The Permanent Observer for the State of Palestine stressed that dispossession, displacement and the denial of rights are elements of Palestinians’ daily lives — not a chapter in their history or stories of past grievances. “We fear that the future being drawn on the ground aims at making this our perpetual reality,” he said, stressing that truly advancing the cause of peace requires ending the Israeli occupation. Underlining the growing trend of apartheid “on both sides of the green line”, he thanked all those around the globe who have been increasingly mobilizing in support of the Palestinian people and called for the current urgency and momentum to be maintained. “This Council must be the catalyst for determined international action to steer us away from the path we are on and drive us towards safety,” he added.
Israel’s representative, meanwhile, recalled the 2020 signing of agreements normalizing diplomatic relations between his country and several others in the region. Times are changing, he said, even without the Council’s involvement. Despite such positive steps, Hamas and Iran remained determined to fuel tensions and demonize Israel, and thousands of rockets continue to be launched. Bringing such issues to the Council only weakens the situation, while briefings by far-left non-governmental organizations — such as the one provided today — are both absurd and dangerous and could be understood as accepting the rhetoric of Hamas. He warned that the cost of adopting such extremist narratives would be enormous for the entire region, pointing out that Israel has much to offer its neighbours and that Iran is still working to become a nuclear-weapon State.
As Council members took the floor to share their observations and propose ways forward, many speakers urged the parties to exercise maximum restraint during the current, highly fragile period, and asked them to refrain from any provocative actions that could further heighten tensions. Some pointed to the reconstruction of Gaza as an urgent priority, spotlighting the crucial role to be played by the United Nations Relief and Works Agency for Palestine Refugees in the Near East (UNRWA), while one speaker raised concerns about the Agency’s management and transparency. Meanwhile, several delegates advocated for redoubled diplomacy in support of direct talks between the parties, including by convening the members of the Middle East Quartet — the United Nations, the United States, the European Union and the Russian Federation — at the highest level.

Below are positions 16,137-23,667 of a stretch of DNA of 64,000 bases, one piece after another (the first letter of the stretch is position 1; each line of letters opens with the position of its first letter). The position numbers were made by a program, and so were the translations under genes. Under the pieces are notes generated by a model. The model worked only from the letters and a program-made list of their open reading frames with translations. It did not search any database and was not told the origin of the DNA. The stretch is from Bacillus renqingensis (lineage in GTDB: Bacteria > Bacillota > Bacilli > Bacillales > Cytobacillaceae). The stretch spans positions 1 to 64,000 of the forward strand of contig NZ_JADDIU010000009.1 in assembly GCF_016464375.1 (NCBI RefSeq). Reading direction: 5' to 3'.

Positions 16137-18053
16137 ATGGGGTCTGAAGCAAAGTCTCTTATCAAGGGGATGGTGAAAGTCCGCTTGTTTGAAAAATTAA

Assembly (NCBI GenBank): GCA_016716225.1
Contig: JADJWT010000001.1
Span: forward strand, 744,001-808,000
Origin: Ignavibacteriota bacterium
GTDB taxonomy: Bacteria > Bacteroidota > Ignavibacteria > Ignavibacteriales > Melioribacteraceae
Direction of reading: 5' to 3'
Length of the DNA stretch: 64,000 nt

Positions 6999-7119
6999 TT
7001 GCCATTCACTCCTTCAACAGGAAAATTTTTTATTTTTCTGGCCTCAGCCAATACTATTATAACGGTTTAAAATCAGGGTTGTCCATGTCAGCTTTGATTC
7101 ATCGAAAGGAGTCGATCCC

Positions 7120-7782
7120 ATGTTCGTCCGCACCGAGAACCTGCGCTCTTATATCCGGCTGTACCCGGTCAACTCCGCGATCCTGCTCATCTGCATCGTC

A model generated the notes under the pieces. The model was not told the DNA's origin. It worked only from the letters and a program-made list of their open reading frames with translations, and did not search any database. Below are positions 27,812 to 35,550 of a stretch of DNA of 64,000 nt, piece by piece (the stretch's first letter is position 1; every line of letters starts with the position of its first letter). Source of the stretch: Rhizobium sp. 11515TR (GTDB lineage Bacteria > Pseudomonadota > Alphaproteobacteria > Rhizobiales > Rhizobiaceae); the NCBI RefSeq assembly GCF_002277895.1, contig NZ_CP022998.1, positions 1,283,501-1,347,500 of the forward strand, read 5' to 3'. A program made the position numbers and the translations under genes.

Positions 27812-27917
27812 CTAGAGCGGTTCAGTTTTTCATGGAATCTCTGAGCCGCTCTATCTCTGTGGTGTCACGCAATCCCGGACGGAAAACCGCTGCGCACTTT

China’s representative noted that, despite the ceasefire, demolitions, evictions and civilian displacement continue to unfold in the Occupied Palestinian Territory. Stressing that Israel must comply with all Council resolutions, discontinue its settlement expansions and respect the historic status quo of holy sites in Jerusalem, he joined other speakers in calling for scaled-up international support for Gaza — as well as efforts to lift the long-standing blockade imposed against it. China has provided $1 million to UNRWA’s food aid programme and will donate 1 million COVID-19 vaccine doses, he said, urging others to also step up their support.
The representative of the Russian Federation said strengthening the ceasefire and providing urgent humanitarian assistance to those in need in Gaza should be among the international community’s top priorities. Amid the recent destruction and the ongoing COVID-19 pandemic, comprehensive aid must be delivered to the Palestinian people through United Nations agencies — especially UNRWA — without preconditions or politicization. Warning that the international community “should not rest easy” amid the current ceasefire, he called for the holding of a Middle East Quartet ministerial-level meeting, as well as expanded consultations with participation by regional States, warning against losing sight of the need to press forward with direct negotiations.